The KulanSteppe project contributes to the conservation of the steppe ecosystem, according to a Norwegian scientist

NUR-SULTAN – The KulanSteppe pilot project, launched in 2017, aims to increase the kulan population in central Kazakhstan, which is one of the flagship species of steppe fauna, says Norwegian Institute scientist Petra Kaczensky Nature Research Institute (NINA), which is working on the project.

Kulan in Altyn Emel National Park. Photo credit: Albert Salemgareyev / Arcgis.com. Click on the picture to see the map.

KulanSteppe contributes to the recovery of new species and the conservation of biodiversity. Kulan is an important species in the steppe ecosystem along with Przhevalsky’s horse and Saiga antelope, the scientist explained.

“We are facing the loss of species and biodiversity. It would be a great success story (reintroducing the kulan). Regionally, it is a subspecies or ecotype type of the Asian wild ass (kulan), which is listed as endangered (according to the List Red from the International Union for the Conservation of Nature), ”she said.

The project is coordinated by NINA and is part of a larger project of Altyn Dala Conservation Initiative (ADCI), which is a joint initiative of the Association for the Conservation of Biodiversity in Kazakhstan (ACBK), Committee of Forests and the fauna of Kazakhstan. Ministry of Agriculture, Fauna & Flora International, Frankfurt Zoological Society (FZS) and the Royal Society for the Protection of Birds (RSPB). ADCI focuses on the protection of Kazakhstan’s grasslands and its habitats, one of which is the conservation of the Saiga of the Betpak-Dala population.

Kulan released in Altyn Emel National Park. Photo credit: Daniel Rosengren / Arcgis.com.

“Kazakhstan is the country of the Saiga, but in this region there are other species of antelope like the kulan and the Przhevalsky horse. By re-establishing this kind of whole large assemblage in this steppe, we can hope for one thing to increase the functionality of the steppe and have more species to defend the protection of this ecosystem, ”Kaczensky said.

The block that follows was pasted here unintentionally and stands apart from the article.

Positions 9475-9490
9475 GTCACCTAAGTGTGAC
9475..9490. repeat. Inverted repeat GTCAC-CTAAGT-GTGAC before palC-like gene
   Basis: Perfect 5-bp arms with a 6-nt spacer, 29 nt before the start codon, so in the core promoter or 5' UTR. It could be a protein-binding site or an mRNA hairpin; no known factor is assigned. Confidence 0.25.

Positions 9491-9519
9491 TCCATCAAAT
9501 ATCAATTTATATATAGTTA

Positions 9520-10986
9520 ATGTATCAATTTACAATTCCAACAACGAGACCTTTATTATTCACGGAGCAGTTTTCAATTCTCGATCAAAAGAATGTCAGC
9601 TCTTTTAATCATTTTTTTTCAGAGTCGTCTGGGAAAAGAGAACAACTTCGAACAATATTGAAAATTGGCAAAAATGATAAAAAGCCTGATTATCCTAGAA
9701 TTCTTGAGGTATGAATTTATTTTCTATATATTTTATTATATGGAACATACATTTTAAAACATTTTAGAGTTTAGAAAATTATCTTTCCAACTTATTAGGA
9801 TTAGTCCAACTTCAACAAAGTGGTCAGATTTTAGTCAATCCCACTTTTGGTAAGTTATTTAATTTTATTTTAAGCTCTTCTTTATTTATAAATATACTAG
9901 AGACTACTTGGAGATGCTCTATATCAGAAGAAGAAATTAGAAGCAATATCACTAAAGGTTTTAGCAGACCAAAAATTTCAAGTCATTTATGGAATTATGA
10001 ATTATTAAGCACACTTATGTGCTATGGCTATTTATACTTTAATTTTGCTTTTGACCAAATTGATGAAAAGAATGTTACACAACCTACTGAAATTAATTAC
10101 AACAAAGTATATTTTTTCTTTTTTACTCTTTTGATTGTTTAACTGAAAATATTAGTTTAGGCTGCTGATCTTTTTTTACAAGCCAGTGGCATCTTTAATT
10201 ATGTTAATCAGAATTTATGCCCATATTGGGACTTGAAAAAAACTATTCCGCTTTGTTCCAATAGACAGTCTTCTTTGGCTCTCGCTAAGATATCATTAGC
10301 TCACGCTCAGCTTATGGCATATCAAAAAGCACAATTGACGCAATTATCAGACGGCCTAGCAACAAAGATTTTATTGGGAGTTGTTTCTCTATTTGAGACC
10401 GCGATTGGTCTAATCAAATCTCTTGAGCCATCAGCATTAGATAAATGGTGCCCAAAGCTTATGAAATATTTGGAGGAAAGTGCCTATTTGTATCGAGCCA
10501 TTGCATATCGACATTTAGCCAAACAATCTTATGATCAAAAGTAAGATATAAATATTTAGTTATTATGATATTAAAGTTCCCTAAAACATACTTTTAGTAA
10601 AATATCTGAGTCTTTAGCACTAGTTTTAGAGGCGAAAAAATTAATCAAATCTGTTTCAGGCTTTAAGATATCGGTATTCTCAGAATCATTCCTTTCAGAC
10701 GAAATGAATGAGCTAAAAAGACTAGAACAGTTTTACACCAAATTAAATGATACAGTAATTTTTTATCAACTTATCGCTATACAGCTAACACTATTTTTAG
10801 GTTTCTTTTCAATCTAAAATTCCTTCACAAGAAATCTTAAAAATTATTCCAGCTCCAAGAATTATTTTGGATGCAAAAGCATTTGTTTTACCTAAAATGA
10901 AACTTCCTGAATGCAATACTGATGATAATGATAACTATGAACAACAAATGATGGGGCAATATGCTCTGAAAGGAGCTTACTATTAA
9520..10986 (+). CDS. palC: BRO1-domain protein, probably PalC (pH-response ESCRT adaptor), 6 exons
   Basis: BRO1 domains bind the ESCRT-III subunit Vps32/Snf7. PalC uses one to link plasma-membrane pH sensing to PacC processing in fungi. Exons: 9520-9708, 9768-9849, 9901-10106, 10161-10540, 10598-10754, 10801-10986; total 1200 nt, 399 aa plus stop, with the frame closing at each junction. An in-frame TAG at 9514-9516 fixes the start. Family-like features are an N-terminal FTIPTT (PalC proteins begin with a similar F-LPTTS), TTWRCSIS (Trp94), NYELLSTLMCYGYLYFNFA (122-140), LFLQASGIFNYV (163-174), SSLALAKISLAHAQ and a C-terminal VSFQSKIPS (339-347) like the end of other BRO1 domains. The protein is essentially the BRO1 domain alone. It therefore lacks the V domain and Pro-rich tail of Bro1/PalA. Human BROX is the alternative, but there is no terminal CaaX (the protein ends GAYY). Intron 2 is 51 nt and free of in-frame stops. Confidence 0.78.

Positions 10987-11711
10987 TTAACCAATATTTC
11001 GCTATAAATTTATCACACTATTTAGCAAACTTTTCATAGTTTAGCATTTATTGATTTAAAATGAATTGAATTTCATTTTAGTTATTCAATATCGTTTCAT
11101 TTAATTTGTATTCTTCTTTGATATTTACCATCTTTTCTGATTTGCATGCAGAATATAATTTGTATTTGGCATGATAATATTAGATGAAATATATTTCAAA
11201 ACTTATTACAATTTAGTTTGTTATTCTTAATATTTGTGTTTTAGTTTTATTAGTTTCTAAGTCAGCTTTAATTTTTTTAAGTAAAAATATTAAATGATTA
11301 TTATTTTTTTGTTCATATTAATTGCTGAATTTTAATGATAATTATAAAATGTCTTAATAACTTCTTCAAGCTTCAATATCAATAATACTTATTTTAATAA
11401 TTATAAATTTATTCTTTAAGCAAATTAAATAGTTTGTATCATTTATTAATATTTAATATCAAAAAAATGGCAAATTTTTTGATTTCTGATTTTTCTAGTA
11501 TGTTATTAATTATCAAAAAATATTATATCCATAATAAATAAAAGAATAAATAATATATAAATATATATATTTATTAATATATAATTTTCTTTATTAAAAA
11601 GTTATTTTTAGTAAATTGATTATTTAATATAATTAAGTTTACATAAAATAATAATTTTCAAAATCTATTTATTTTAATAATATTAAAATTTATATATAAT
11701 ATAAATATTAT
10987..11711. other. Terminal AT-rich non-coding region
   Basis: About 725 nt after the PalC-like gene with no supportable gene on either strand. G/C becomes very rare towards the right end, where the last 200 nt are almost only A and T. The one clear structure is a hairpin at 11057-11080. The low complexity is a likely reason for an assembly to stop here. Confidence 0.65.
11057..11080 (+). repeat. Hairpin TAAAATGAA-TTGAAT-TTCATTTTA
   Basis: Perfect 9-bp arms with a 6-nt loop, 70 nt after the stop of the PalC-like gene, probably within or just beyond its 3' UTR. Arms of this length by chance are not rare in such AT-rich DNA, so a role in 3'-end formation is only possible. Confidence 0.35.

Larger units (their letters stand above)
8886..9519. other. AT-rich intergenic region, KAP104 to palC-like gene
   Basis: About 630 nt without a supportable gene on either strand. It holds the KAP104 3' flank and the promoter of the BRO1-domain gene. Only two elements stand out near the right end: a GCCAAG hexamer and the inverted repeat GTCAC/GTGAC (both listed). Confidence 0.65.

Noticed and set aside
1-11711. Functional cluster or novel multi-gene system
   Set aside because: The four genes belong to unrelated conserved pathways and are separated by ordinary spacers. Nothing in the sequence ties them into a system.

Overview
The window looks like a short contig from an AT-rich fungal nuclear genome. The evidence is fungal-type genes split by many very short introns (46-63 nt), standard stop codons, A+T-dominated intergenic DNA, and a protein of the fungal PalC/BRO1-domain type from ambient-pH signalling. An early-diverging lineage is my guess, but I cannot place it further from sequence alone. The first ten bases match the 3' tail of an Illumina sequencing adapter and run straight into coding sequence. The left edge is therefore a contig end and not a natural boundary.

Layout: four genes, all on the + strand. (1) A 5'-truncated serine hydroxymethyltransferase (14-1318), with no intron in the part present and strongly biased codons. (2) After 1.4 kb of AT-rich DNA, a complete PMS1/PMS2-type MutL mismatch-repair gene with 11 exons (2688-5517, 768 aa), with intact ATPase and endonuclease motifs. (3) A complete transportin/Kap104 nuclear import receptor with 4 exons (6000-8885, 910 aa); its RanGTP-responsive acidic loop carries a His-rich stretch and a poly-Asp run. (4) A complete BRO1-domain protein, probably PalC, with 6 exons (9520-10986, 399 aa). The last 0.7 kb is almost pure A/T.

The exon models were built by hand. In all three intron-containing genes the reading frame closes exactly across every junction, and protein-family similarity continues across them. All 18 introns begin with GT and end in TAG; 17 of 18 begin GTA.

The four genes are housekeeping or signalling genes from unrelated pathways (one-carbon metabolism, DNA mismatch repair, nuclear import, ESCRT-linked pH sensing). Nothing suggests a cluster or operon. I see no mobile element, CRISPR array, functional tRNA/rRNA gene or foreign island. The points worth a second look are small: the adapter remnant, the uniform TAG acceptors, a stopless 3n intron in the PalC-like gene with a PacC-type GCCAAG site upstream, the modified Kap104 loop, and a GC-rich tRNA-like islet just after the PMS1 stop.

The scientist also spoke of the importance of the steppe ecosystem for carbon storage.

“It’s a very important type of ecosystem and there aren’t many steppes left in the world. In addition, we always focus on forests for carbon storage, but these grassy steppe ecosystems are extremely important for carbon storage. We are essentially raising the recognition of this ecosystem, ”she added.

Capture a corral at Altyn Emel National Park. Photo credit: NINA / ACBK / Arcgis.com.

Kulan became extinct in Kazakhstan in the 1930s, but their reintroduction already took place in the 1950s. The only kulan population that survived in the territory of the former Soviet Union until the 1950s was in Badkhyz, Turkmenistan. Scientists first reintroduced them to Barsa Kelmes in the Aral Sea, but due to the shrinking of the Aral Sea their population collapsed. The next place for the reintroduction was Altyn Emel, where the animals have multiplied and continue to live until now.

“This is because Kulan was totally irradiated in the territory of the former Soviet Union, including the Central Asian republics. The only remaining population was in Badkhyz, in south-eastern Turkmenistan. They disappeared because of competition with livestock and hunting. Plus, with all this infrastructure development, these species have practically lost their habitat, ”Kaczensky said.

Ground view of the 2017 capture corral in Altyn Emel National Park. Photo credit: John Linnell / Arcgis.com.